In part the divisions within the working class have been shaped by Labour’s failure to provide an alternative to austerity and if Labour is to have any chance of uniting the class then rather than stealing the Tories’ clothes it needs to present that alternative. Although the starting point is having a ‘clear socialist programme’, to believe that is all Labour needs to win would be foolish – another version of an idealised unified working class just waiting for the correct leadership to rally behind.

The Labour membership have a pivotal role to convince non-labour voters and in particular skilled manual workers, to vote Labour. To put it another way Party members need to interact with the working class and develop workers’ class consciousness to the point where they vote Labour. There is no trick or cleverness to how we can unite workers or how Labour can become an authoritative voice: all we have is our ability to convince others that we are right.

While there are a number of ways to convince workers,  the key is talking to individuals or small groups, convincing them through issued based anti –Tory campaigns which directly affect workers, such as housing and the NHS as well as taking up and confronting xenophobia in a firm but sensitive manner.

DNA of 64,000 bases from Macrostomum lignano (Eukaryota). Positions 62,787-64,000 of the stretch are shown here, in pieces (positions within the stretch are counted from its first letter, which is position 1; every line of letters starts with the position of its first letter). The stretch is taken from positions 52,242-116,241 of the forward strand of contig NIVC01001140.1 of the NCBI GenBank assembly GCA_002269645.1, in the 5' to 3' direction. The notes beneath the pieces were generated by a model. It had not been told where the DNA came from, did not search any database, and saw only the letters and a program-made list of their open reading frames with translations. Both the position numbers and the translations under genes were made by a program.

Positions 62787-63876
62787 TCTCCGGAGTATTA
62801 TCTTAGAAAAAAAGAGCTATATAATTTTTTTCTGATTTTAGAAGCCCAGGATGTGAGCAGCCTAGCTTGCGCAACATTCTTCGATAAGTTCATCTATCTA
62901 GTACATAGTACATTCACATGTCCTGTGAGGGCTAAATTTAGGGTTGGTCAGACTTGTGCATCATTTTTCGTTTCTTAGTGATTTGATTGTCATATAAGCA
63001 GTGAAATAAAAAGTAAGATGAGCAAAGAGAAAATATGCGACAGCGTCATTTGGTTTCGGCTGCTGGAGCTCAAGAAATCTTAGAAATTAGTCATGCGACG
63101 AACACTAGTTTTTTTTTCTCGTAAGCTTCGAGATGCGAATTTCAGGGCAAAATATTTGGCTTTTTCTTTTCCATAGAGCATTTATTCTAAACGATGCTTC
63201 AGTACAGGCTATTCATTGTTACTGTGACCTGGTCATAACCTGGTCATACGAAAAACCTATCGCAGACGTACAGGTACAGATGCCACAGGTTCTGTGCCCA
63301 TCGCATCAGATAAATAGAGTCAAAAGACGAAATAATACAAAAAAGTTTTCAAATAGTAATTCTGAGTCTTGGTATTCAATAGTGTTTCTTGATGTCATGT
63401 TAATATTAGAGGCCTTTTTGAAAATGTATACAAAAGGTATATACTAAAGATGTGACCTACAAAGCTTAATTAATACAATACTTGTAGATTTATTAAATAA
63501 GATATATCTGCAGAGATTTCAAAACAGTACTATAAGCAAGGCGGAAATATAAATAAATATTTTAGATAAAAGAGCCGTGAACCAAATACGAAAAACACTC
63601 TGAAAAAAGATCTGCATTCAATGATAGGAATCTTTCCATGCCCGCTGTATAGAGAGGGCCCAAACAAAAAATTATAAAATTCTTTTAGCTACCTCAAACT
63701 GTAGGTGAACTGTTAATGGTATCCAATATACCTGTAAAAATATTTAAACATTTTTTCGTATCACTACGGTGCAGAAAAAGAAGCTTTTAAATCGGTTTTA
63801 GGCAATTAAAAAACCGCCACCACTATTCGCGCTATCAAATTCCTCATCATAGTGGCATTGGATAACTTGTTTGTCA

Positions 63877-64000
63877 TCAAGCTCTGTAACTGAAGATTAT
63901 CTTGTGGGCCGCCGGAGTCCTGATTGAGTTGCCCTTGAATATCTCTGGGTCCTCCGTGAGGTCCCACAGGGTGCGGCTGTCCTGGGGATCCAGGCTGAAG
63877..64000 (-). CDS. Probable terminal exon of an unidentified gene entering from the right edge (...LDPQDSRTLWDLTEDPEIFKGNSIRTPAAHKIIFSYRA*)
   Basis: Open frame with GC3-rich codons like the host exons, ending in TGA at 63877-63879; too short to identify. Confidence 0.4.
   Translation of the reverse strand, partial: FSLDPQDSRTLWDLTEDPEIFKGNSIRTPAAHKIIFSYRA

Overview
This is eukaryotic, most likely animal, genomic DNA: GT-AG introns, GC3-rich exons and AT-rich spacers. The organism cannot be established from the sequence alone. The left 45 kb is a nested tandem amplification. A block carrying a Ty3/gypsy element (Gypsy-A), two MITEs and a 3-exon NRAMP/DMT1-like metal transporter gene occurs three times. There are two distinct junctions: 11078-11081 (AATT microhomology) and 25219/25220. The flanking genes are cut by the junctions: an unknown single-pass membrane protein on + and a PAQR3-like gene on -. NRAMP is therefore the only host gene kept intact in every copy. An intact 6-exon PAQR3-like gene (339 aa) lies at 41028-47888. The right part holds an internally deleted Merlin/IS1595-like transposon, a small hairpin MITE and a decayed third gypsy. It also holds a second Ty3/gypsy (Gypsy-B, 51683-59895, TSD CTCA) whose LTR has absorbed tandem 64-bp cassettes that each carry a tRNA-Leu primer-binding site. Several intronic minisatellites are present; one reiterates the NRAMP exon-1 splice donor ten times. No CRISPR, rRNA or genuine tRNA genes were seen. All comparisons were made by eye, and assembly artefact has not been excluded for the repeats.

To do this with real purpose demands a significant change in attitudes and approach to how campaigns are organised and run. Firstly this activity is not for this or that group inside or outside the Party: these should be Labour Party campaigns and the property of the CLP’s. Second, rather than being undertaken on a piecemeal basis they should be co-ordinated regionally if not nationally. Thirdly, affiliated unions should play a central role, the campaigns should be jointly organised by the Regional Boards and TULO and the campaigns taken into the workplace by union activists as well onto the streets. Fourthly, they should be linked into Labour’s parliamentary activity; MPs should become megaphones for the campaigns.